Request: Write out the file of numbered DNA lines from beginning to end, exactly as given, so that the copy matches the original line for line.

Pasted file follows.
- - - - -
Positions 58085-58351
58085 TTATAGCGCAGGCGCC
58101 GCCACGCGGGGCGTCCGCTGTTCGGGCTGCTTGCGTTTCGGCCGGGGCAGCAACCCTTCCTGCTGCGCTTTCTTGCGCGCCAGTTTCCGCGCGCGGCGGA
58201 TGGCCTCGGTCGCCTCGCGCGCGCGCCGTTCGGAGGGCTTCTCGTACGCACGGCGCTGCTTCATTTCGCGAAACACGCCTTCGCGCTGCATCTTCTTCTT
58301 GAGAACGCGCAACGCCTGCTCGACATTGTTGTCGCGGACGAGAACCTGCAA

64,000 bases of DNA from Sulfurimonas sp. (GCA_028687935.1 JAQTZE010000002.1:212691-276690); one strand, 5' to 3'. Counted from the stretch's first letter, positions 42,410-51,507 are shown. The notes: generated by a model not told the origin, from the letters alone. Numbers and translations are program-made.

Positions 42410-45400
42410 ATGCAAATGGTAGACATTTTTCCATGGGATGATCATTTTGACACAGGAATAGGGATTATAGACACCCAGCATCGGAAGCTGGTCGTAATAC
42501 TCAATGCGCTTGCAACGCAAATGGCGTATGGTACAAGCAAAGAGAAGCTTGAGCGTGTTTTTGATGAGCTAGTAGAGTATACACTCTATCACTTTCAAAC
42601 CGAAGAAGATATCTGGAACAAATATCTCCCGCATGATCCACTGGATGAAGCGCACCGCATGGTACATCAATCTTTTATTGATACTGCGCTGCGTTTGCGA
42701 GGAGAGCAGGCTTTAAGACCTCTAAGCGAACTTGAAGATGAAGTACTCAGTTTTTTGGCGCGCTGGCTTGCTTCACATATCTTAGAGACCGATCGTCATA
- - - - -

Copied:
Positions 58085-58351
58085 TTATAGCGCAGGCGCC
58101 GCCACGCGGGGCGTCCGCTGTTCGGGCTGCTTGCGTTTCGGCCGGGGCAGCAACCCTTCCTGCTGCGCTTTCTTGCGCGCCAGTTTCCGCGCGCGGCGGA
58201 TGGCCTCGGTCGCCTCGCGCGCGCGCCGTTCGGAGGGCTTCTCGTACGCACGGCGCTGCTTCATTTCGCGAAACACGCCTTCGCGCTGCATCTTCTTCTT
58301 GAGAACGCGCAACGCCTGCTCGACATTGTTGTCGCGGACGAGAACCTGCAA

64,000 bases of DNA from Sulfurimonas sp. (GCA_028687935.1 JAQTZE010000002.1:212691-276690); one strand, 5' to 3'. Counted from the stretch's first letter, positions 42,410-51,507 are shown. The notes: generated by a model not told the origin, from the letters alone. Numbers and translations are program-made.

Positions 42410-45400
42410 ATGCAAATGGTAGACATTTTTCCATGGGATGATCATTTTGACACAGGAATAGGGATTATAGACACCCAGCATCGGAAGCTGGTCGTAATAC
42501 TCAATGCGCTTGCAACGCAAATGGCGTATGGTACAAGCAAAGAGAAGCTTGAGCGTGTTTTTGATGAGCTAGTAGAGTATACACTCTATCACTTTCAAAC
42601 CGAAGAAGATATCTGGAACAAATATCTCCCGCATGATCCACTGGATGAAGCGCACCGCATGGTACATCAATCTTTTATTGATACTGCGCTGCGTTTGCGA
42701 GGAGAGCAGGCTTTAAGACCTCTAAGCGAACTTGAAGATGAAGTACTCAGTTTTTTGGCGCGCTGGCTTGCTTCACATATCTTAGAGACCGATCGTCATA